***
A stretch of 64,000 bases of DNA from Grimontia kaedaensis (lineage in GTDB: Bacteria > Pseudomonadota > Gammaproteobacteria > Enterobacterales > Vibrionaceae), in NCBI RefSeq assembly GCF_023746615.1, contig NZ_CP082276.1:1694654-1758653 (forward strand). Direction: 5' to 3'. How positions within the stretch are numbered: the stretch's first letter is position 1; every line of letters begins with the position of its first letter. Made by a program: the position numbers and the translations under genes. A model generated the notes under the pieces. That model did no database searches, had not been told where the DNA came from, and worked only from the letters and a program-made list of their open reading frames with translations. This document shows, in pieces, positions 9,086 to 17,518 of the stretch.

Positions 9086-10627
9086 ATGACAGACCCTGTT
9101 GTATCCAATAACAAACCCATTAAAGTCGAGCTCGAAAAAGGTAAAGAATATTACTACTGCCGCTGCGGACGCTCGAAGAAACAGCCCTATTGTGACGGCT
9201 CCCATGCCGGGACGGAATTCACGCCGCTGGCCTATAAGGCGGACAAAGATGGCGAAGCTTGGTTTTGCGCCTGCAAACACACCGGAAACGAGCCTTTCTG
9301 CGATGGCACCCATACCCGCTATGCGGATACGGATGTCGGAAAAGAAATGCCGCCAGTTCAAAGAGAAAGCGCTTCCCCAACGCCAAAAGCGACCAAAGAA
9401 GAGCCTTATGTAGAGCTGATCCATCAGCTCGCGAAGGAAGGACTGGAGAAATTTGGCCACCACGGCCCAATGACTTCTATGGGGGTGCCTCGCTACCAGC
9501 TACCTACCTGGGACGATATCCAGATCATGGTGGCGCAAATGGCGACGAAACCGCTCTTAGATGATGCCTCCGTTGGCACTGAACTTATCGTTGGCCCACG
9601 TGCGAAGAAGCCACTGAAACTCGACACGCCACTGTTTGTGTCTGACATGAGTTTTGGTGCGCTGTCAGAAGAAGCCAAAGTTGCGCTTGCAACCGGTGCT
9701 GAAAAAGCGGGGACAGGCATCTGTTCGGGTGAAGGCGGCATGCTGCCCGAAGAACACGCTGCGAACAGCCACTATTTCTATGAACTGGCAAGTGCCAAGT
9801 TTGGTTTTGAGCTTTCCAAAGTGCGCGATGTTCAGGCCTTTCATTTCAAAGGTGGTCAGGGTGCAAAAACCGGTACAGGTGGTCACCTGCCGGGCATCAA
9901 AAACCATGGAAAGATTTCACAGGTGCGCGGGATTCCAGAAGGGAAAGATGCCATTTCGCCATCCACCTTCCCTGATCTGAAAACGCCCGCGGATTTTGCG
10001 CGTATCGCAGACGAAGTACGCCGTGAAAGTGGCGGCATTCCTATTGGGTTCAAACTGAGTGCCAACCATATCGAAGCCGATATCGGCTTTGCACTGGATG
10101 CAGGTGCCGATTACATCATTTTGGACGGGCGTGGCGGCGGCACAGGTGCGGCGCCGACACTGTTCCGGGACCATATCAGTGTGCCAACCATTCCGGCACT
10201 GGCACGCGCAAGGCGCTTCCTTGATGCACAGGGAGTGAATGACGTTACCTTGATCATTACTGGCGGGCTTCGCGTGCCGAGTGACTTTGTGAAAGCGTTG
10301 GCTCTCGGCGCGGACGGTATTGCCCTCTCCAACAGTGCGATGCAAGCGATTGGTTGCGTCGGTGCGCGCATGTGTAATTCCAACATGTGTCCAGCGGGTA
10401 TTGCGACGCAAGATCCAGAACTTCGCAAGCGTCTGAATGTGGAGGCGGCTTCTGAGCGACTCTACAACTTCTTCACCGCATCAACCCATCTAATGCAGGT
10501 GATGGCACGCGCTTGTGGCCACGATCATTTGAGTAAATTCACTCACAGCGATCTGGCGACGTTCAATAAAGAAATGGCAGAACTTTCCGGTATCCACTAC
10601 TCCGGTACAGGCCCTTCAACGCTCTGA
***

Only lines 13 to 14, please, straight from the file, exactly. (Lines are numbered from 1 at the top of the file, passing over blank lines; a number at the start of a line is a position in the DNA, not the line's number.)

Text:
10001 CGTATCGCAGACGAAGTACGCCGTGAAAGTGGCGGCATTCCTATTGGGTTCAAACTGAGTGCCAACCATATCGAAGCCGATATCGGCTTTGCACTGGATG
10101 CAGGTGCCGATTACATCATTTTGGACGGGCGTGGCGGCGGCACAGGTGCGGCGCCGACACTGTTCCGGGACCATATCAGTGTGCCAACCATTCCGGCACT